We also experienced more snow…arrgh…followed by rain…yay…and the last couple of days have been sunny…woohoo!

 

Taking advantage of the sun, we tackled the windlass (anchor winch). This should have been fairly easy and quickly done. However, the screws holding it place wouldn’t unscrew. They just spun around, and around, and around. After verbally abusing the person who put this together, we managed, using 2 screw drivers, set of pliers, a hammer, some muscle, and sheer determination, to get them out (new screws are on the shopping list). The anchor is now securely fastened. One more thing checked off the To Do list.hpim1465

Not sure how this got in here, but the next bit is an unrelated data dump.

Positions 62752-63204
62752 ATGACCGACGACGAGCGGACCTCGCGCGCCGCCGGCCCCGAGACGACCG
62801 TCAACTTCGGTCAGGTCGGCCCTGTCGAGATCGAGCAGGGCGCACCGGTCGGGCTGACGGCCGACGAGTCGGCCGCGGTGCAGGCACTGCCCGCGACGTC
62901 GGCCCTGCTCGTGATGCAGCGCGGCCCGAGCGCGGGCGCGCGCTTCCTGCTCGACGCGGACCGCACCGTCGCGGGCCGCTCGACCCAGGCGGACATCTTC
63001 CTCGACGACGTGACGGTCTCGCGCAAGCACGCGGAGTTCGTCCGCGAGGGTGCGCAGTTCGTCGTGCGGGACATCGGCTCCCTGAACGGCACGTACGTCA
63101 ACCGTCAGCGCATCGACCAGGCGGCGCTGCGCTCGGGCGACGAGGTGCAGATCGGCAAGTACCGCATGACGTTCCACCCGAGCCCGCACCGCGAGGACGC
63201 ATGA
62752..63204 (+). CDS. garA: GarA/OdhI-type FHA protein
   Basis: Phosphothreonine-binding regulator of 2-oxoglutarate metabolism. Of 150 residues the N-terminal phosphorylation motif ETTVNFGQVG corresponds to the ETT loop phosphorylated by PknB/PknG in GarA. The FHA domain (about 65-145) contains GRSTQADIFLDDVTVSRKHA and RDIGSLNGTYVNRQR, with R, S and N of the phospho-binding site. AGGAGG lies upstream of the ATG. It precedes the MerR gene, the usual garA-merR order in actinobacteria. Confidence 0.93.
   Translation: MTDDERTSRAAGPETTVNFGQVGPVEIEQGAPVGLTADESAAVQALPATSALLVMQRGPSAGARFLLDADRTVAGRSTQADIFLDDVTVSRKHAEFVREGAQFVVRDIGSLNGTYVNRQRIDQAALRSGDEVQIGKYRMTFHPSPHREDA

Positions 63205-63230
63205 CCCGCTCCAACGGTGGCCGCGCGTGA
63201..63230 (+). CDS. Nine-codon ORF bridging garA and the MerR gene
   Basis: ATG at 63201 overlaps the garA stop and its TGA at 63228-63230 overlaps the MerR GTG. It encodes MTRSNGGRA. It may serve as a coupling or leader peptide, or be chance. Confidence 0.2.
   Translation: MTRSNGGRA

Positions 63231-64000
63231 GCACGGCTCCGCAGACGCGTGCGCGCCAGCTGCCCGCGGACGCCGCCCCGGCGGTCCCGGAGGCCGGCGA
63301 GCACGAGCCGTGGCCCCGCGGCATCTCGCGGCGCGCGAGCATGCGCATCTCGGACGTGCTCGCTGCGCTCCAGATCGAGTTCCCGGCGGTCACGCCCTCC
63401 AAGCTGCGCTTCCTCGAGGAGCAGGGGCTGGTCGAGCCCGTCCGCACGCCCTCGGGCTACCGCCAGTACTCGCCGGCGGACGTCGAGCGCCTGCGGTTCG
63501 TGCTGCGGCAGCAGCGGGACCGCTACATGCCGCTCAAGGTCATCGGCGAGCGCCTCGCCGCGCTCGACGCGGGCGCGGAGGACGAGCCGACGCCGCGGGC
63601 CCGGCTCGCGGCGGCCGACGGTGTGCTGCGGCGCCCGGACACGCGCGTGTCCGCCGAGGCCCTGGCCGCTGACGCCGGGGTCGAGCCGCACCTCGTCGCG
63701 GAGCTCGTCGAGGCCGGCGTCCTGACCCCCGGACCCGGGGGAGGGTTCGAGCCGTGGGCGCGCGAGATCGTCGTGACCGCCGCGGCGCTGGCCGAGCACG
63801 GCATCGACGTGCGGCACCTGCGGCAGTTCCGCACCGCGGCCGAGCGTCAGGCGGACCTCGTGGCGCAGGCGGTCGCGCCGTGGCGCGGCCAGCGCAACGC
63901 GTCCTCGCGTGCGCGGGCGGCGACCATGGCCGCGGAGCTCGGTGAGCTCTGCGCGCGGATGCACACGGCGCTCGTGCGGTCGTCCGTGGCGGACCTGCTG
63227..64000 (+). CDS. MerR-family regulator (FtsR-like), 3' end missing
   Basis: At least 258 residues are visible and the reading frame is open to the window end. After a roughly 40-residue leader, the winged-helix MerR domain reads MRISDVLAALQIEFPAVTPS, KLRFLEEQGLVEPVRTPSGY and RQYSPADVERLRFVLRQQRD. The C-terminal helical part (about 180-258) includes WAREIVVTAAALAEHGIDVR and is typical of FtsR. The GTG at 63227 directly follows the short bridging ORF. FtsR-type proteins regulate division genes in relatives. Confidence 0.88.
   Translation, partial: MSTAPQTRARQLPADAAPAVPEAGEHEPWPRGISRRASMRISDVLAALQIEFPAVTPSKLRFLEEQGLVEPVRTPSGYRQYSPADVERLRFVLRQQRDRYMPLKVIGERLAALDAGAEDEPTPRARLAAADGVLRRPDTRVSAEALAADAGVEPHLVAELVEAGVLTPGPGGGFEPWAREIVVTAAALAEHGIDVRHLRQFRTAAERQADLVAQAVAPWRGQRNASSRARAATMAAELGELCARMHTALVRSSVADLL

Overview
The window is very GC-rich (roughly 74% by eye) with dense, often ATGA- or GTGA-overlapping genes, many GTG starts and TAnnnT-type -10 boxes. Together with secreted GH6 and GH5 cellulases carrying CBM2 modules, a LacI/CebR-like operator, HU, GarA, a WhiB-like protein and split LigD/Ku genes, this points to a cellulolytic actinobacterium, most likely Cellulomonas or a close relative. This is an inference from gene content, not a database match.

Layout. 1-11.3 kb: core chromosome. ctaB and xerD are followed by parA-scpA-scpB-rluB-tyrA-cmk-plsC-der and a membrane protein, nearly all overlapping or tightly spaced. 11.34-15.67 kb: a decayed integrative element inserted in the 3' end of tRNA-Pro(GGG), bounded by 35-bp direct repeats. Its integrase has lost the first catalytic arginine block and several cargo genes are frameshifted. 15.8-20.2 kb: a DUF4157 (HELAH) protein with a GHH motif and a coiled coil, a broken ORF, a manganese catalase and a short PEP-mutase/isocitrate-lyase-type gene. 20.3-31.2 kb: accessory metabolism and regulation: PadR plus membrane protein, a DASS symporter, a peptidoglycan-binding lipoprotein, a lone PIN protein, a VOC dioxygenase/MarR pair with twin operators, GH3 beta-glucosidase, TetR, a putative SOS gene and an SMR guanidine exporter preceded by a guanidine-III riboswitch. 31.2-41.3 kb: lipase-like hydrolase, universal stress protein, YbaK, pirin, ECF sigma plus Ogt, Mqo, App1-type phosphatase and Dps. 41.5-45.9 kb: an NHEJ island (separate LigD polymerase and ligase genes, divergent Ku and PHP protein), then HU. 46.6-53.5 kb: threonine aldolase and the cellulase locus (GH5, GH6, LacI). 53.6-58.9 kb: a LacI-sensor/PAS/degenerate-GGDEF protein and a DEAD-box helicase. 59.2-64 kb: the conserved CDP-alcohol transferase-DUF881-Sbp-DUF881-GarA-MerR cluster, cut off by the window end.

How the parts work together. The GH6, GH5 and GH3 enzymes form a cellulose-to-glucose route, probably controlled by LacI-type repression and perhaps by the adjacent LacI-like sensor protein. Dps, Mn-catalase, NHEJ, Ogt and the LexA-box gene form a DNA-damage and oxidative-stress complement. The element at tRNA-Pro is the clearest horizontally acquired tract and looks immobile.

Following that, it was decided that after leaving marks and dirt (from out boots) on the deck, maybe a wipe up was in order. So Captain Brian, being the slave driver that he is, forces  me to swab the deck….with a toilet brush….I KNOW!…. He even took pictures just to humiliate me, and  forced me to post them, or he’d make me walk the plank….What a Scallywag! Ok, ok, Brian, I’ll tell it your way, but only because I don’t want to be shackled… again. So we couldn’t find a scrub brush (add to list), but we had a new toilet brush, and since he had to unhook the generator for repairs, I volunteered to do the clean up. Happy now? Hmmmm?  hpim1462  hpim1463